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Climate change may make it easier for mosquitoes to spread malaria

As temperatures rise, such insects have crept farther from the equator in Africa, according to a new study

Nyakaka Yomlat is tested for malaria in Old Fangak, South Sudan, in 2021. (Adrienne Surprenant for The Washington Post)
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As temperatures rise, many tropical species once confined to the warmest parts of the globe are expected to climb to higher altitudes and creep farther from the equator.

That already may be happening with mosquitoes carrying malaria, one of the world’s most devastating diseases and one that already kills more than 600,000 people a year. Evidence shows the insects are flapping their tiny wings to new locales in Africa, according to a new study.

Using data dating back to 1898, a team of Georgetown University researchers found the limits of the malaria mosquitoes’ ranges moved away from the equator by 4.7 kilometers (2.9 miles) a year on average over the past century.

Mosquitoes did some mountain climbing, too, with species gaining an average of 6.5 meters (21.3 feet) in elevation annually on the continent during the same time period, according to a paper published Tuesday in Biology Letters.

Colin Carlson, a biologist at Georgetown who led the paper, said he needs more data to draw a direct link between the spread of malaria mosquitoes and rising temperatures.

“But what we can say is a lot of these species are moving in the direction and at the speed that looks like a climate change impact,” he said.

The deadliest impacts of climate change won’t just come from floods, droughts and other disasters. According to top U.N. climate scientists, some of the worst consequences will come from disease.

Few if any diseases have beset humanity as severely or for as long as malaria. The pathogen is ancient, so old it may have infected the dinosaurs. During human history, it may be responsible for killing half of all people who have ever died, according to one estimate.

Many studies have predicted the spread of disease due to climate change in the future. But this study suggests that was already happening in Africa in the 20th century, according to Sadie Ryan, an associate professor of medical geography at the University of Florida not involved in the research.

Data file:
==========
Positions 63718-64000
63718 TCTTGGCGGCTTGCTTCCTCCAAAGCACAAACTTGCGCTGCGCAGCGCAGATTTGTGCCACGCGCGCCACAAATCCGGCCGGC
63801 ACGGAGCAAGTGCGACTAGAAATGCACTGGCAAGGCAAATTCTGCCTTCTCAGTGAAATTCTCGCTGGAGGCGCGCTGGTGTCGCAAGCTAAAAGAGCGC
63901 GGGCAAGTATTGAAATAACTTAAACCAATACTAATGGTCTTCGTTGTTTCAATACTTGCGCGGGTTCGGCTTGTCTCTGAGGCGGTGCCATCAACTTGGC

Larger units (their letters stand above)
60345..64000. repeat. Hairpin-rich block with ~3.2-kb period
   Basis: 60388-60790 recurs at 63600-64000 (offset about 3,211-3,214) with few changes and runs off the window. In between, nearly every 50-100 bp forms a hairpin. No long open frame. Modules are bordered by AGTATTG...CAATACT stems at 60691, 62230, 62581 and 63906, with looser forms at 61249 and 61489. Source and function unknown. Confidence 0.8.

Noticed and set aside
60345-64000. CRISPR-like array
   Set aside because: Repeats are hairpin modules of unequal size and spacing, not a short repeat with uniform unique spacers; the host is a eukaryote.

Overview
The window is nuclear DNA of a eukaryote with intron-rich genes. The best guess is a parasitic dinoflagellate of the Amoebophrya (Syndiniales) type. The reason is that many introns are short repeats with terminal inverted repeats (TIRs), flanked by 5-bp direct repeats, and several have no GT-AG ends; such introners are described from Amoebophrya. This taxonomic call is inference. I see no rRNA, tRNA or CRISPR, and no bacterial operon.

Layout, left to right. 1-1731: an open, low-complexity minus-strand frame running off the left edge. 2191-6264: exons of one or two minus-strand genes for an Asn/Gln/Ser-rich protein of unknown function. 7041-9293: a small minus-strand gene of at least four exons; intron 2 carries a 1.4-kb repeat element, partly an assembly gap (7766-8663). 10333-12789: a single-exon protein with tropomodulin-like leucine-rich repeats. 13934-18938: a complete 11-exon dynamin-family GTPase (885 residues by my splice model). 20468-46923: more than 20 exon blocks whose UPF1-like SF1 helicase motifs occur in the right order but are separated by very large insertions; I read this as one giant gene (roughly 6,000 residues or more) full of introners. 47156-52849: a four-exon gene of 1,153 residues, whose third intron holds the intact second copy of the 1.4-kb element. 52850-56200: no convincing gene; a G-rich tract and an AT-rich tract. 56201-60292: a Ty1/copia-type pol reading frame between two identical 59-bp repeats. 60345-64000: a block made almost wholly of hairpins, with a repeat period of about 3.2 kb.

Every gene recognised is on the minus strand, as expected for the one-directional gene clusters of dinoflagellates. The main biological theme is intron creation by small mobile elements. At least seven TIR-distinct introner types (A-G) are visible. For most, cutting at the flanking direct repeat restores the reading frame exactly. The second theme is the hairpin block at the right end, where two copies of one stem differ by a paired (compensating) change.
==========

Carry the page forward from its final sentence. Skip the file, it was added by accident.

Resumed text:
“They managed to leverage this massive dataset over space and time,” Ryan said.

“We don’t need to keep making fancy models to say, maybe it’s happening,” she added.

How climate change affects disease

Mosquitoes are coldblooded creatures that function best at balmy temperatures. Since the Industrial Revolution, humans have warmed Earth more than 1 degree Celsius on average.

With climate change poised to upend habitats and push plants and animals to new locales, pathogens are on the move, too. In North America, for instance, the tick responsible for Lyme disease is already reaching north in Canada.

The spread of mosquitoes is affecting more than just humans. In Hawaii, native songbirds are succumbing to an avian form of malaria. As temperature rises, scientists expect mosquitoes to spread higher into the islands’ mountains until the birds have nowhere else to go.

The most recent study in Africa has limitations, Carlson said.

His team, for example, relied on a century’s worth of mosquito observations from many researchers in Africa to make its conclusions. Over the decades, mosquito hunters may have changed the way they looked for the insects in the wild.

And he and his colleagues did not yet connect the malaria mosquitoes’ movement directly to temperatures or studied whether more people are falling ill from the disease as a result. They just looked at how the range of mosquito species changed over time.

“There’s a ton more work for us to do,” Carlson said.

Still, the early findings don’t bode well for the global fight against malaria.

Today, governments and philanthropists spend billions of dollars annually on bed nets, insecticides and a medicine called quinine to prevent infection and blunt malarial fever and other symptoms. Yet funding is still short of international goals.

More on climate change

Understanding our climate: Global warming is a real phenomenon, and weather disasters are undeniably linked to it. As temperatures rise, heat waves are more often sweeping the globe — and parts of the world are becoming too hot to survive.

What can be done? The Post is tracking a variety of climate solutions, as well as the Biden administration’s actions on environmental issues. It can feel overwhelming facing the impacts of climate change, but there are ways to cope with climate anxiety.

Inventive solutions: Some people have built off-the-grid homes from trash to stand up to a changing climate. As seas rise, others are exploring how to harness marine energy.

What about your role in climate change? Our climate coach Michael J. Coren is answering questions about environmental choices in our everyday lives. Submit yours here. You can also sign up for our Climate Coach newsletter.